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Angela L. Braden: Five things to consider before you set his car on fire

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By Angela L. Braden

“I bust the windows out your car. And no, it didn’t mend my broken heart. I’ll probably always have these ugly scars. But right now, I don’t care about that part.” Lyrics from Jazmine Sullivan’s 2009 Grammy nominated single, Bust Your Windows

Although Jasmine Sullivan’s hit song is now a few years old, we all know it and know it well. Many of us actually sang it as we daydreamed about inflicting physical harm to the person or the person’s property that hurt us. Heck, many of us sang it as we actually bust the windows out of someone’s car. So, while we may try to act like we don’t understand why the people in Ferguson, MO are looting and damaging public and private property in response to their outrage about the death of Michael Brown, the truth is that many of us not only get it, we have been guilty of committing some of the same types of displaced retaliation against friends, family members, or romantic partners that have allegedly done us wrong. The only difference is that we don’t have CNN present to record us flying off the handle, cursing someone out, keying an ex’s car, slashing your latest frenemy’s tires, breaking dishes, or wielding your pen to give someone an awful, over the top, unfair write-up on the job.

The truth is that many of us can do better at managing our emotions. We don’t have to be led off the cliff by feelings of anger, disappointment, betrayal, and rage. Here are five tips to help us become better managers of our emotions.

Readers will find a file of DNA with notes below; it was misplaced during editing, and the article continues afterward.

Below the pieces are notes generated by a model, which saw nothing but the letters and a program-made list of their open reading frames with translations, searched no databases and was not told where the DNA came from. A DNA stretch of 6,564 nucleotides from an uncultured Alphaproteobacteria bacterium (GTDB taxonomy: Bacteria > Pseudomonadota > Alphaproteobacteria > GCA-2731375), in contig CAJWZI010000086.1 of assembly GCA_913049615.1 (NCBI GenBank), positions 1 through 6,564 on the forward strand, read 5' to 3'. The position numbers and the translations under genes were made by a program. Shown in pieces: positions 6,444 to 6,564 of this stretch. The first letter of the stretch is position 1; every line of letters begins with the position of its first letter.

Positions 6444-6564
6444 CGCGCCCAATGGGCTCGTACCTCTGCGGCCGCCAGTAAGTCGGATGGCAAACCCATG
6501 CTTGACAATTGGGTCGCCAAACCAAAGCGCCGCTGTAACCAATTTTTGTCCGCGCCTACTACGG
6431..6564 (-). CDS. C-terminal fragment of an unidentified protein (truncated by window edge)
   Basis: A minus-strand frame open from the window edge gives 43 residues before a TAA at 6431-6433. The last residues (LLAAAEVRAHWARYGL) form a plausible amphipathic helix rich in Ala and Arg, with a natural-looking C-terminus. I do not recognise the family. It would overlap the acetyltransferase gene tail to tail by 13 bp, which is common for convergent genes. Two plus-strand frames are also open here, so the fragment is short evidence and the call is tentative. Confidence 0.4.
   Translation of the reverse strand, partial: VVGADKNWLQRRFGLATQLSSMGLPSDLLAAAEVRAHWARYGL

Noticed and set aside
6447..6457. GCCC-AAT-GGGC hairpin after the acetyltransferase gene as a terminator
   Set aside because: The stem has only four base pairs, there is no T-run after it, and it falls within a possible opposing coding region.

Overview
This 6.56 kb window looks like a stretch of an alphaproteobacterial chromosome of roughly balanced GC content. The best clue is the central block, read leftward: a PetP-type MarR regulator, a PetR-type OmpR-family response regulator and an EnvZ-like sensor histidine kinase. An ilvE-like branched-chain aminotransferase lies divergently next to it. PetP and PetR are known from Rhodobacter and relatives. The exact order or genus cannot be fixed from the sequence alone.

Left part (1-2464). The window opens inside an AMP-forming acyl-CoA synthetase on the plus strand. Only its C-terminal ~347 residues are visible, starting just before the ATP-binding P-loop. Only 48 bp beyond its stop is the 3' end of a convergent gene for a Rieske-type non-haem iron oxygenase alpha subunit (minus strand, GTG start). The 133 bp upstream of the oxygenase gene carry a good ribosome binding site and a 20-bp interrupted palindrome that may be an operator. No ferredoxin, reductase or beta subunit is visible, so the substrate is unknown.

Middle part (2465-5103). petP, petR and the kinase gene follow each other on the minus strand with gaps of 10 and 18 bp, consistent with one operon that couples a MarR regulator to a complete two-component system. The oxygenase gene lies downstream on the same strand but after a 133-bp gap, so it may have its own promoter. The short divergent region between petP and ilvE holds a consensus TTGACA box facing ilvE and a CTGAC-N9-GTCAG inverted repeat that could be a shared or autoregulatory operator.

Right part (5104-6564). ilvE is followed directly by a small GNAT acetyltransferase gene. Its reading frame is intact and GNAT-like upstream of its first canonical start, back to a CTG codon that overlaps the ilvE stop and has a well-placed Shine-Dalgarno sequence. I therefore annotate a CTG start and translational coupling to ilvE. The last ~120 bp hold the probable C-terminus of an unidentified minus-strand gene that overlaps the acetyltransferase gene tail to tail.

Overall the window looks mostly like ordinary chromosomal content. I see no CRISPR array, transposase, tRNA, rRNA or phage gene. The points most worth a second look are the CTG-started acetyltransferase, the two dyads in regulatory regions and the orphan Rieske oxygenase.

1. Slow down and take a minute to breathe. When the incident that is causing us to become emotional is occurring, we often jump to respond at that very moment. It is better if we push the pause button, step back from the situation, and take a few deep breaths before responding. Counting to ten and taking a few breaths can help you refocus and calm down.

2. Sleep on it! Often times, situations don’t look as dire the next morning. It’s amazing how a night’s rest can help a person develop resolve, gain insight, and make adjustments to their perspective on an issue.

3. Formulate a plan. Responding with blind rage only produces regretful results. Find the balance between emotions and logic before responding to the offense. Acting logically to resolve an emotional issue requires one to think, strategize, and plan the best way to respond.

4. Talk it out. Find an unbiased, level headed individual to share what it is that’s bothering you. Be open to good, solid advice. Often, a different perspective can guide us to better choices in how we manage situations.

5. Consider the consequences to your actions. Whether you choose to respond positively, negatively, or not at all, we must know that our actions or lack thereof will produce a particular outcome. We must imagine the possible outcomes associated with our actions BEFORE doing anything. Not thinking before you act can result in awful consequences. And these consequences may be more damaging than whatever it was that offended you in the first place. Ask yourself.. Is retaliation sweet enough to overcome the sting of criminal fines, jail time, civil law suits, a damaged reputation, and/or unbridled embarrassment?

Angela L. Braden is an award winning writer, speaker, college educator, and life coach. To learn more about how this blind woman is helping others see their way to their personal best, visit www.bradenspeaks.com.